Lent movie review #1: USHPIZIN

We launched this year’s Friday Night Mandatory Lent Film Party last week with the Israeli movie Ushpizin (2004).

Before I say anything else, I recommend this movie if you are cold. This is one of the sunniest films I have ever seen. There’s nothing flashy about the way the movie is filmed, but you absolutely feel like you’re in the blazing hot streets of old Jerusalem. You could warm your hands by the natural light emanating from the screen. 

It’s also very emotionally warming, and I was of two minds about that.

The basic plot: A married couple, Malli and Moshe, who fairly recently converted or reverted to their strict Orthodox Jewish faith, have no child and no money, which brings them great grief. They can’t pay the rent, and they also have no means to celebrate Sukkoth, the holiday commemorating the Jews’ exodus in the desert. You’re supposed to erect a booth outside your home and eat and sleep in it, and supply it with “four species,” including a citron, some sort of highly cultivated ceremonial citrus fruit.

I didn’t really understand why Moshe and his wife Malli doesn’t have any money (he works at the temple but hasn’t been there enough lately, so they don’t pay him?), and I was a little confused about who it was who was miraculously inspired to help him; but the upshot is that the couple’s prayers are answered immediately and spectacularly.

But there’s a hitch! Along with the bounty come some guests, one of whom knows Moshe from before his conversion. This puts a strain on everyone, and how they respond to the strain just about wrecks everything. 

One thing I loved is the intimate, friendly way the couple prayed to God. The motions and rituals of their faith felt very foreign, but listen to how Moshe, almost out of hope, talks to God as he sits on a park bench:

Malli has a similarly cozy and intimate prayer life, at one point calling God “a sweet guy,” if I remember correctly. 

But the way God responds to their prayer is the thing that left me feeling a trace bit uneasy about the movie. It was difficult to know how hard to try to analyze what was happening here, because I’m so ignorant about the culture depicted. I want to say what I think it meant that the guests cut the costly citron that was supposed to bring a blessing for a baby boy, but I’m not sure I understood enough of what it meant on the literal level to analyze it on a metaphorical level.  

In any case, it’s definitely a story about trusting God in the simplest way possible, and maybe not trying to over-analyze or comprehend all the twists and turns of providence, but accepting the whole will of God as-is, including the miraculous and the mundane. The couple explicitly references Sarah and Abraham, the faith-filled but childless couple, and also more obliquely Job, the suffering but bewildered servant who accepts that he can’t comprehend God’s ways. And they’re also Moshe and Malli, who have been married five years and buy their clothes second hand.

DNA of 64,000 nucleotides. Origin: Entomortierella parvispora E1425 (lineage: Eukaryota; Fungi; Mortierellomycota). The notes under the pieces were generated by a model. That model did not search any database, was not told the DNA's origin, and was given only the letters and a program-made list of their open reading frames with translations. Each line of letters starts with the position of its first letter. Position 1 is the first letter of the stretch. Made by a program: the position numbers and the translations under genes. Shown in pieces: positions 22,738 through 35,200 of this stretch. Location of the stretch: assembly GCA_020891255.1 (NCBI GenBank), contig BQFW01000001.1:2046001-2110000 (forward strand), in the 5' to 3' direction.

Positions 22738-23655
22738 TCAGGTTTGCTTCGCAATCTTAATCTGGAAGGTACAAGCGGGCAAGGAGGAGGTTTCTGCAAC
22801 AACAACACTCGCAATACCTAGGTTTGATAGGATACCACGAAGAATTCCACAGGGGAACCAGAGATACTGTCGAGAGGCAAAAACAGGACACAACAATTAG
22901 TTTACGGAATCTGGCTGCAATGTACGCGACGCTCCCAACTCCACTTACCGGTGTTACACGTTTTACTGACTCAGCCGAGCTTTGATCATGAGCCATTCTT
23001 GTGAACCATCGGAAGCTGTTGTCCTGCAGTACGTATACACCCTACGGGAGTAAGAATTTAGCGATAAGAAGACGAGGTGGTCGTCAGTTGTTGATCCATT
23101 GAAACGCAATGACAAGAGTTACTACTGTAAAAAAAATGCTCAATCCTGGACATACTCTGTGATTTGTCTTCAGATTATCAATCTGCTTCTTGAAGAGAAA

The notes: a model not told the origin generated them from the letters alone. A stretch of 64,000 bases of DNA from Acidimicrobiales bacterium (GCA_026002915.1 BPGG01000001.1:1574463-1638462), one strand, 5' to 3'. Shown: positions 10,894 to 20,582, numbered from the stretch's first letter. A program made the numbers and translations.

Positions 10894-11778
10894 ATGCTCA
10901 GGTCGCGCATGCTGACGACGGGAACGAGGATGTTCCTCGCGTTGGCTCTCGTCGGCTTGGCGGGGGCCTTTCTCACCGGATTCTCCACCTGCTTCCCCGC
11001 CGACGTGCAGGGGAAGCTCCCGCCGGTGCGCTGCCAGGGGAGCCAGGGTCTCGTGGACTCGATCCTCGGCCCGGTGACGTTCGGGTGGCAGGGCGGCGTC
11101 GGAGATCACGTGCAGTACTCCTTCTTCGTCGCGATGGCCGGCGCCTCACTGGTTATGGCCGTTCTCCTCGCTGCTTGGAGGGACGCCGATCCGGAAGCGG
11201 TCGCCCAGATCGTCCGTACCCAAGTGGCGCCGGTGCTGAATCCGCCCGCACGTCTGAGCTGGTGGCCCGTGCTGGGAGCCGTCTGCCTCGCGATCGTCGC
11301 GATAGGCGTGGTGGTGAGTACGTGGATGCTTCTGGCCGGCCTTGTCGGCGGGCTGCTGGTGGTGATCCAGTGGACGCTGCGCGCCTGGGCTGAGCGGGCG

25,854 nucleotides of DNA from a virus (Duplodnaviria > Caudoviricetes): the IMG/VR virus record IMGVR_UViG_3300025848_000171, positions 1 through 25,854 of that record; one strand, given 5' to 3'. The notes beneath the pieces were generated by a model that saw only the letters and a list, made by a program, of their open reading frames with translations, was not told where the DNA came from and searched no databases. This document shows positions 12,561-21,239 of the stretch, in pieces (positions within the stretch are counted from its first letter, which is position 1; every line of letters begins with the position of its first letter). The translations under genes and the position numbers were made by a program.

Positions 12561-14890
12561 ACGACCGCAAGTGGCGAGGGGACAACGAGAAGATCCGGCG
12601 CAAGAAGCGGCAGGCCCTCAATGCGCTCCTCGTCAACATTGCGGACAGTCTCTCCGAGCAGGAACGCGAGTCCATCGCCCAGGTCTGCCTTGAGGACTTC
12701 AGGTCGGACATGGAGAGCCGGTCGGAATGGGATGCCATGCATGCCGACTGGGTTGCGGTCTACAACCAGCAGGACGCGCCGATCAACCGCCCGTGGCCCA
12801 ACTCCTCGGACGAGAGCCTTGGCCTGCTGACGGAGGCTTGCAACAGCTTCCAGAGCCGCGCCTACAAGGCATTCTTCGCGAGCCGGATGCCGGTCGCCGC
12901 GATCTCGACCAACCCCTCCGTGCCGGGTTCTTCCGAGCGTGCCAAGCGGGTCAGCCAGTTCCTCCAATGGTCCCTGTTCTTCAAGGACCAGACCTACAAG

This is a couple who love each other so dearly and love God so affectionately and trustingly, it’s lovely to see — and excruciating when those relationships are under stress. In their particular story, they want some things very desperately, and when they pray hard enough, God gives it to them. I have not noticed that this is how it works in real life! But this is a fairy tale or maybe a folk tale.

It’s also very much a beginning. The couple is fairly young in their faith and their life together. Maybe God is showering bounty on them to give them a good start, and it seems very likely that this couple will be up to the challenges the rest of their life together will surely bring, when prayers don’t get answered so directly.

There is also some gentle exploration of what it means to belong to a community, and whether or not it can be righteous to violate the norms. Moshe and Malli are willing to be a little transgressive because they think it’s the best way to serve God, but they also very much draw their strength from the mandates of the community, which is portrayed with utter respect even as its flaws are revealed. Interesting stuff. 

It’s also a very funny movie, with a kind of childlike goofiness that many people don’t realize is very typical of Jewish culture. The couple are married in real life (Moshe, played by Shuli Rand, wrote the screenplay, but neither had acted before), and the connection between them is authentic and familiar. Lots of wonderful, very human relationships in the movie, between friends, between people who don’t trust each other, between elders and the people they advise, between people who feel more or less comfortable in this tiny, intense community.      

We watched the movie on Amazon prime but it’s currently streaming on several different platforms for a few dollars [where to watch]. If nothing else, it will cure you of the idea that orthodox Jews, with all their elaborate rituals and whatnot, use ceremony or spiritual formulas to replace a relationship with God. It’s so tender, intimate, in turn agonizing and joyful — and, as I said, sunny.

Suitable for all ages, although it does have subtitles. Lots of smoking, so if you’re a quitter, watch out. 

Up next: Probably Song of Bernadette, which several people have noted supplies more than you’d expect from the Golden Age of Catholic Hollywood. 

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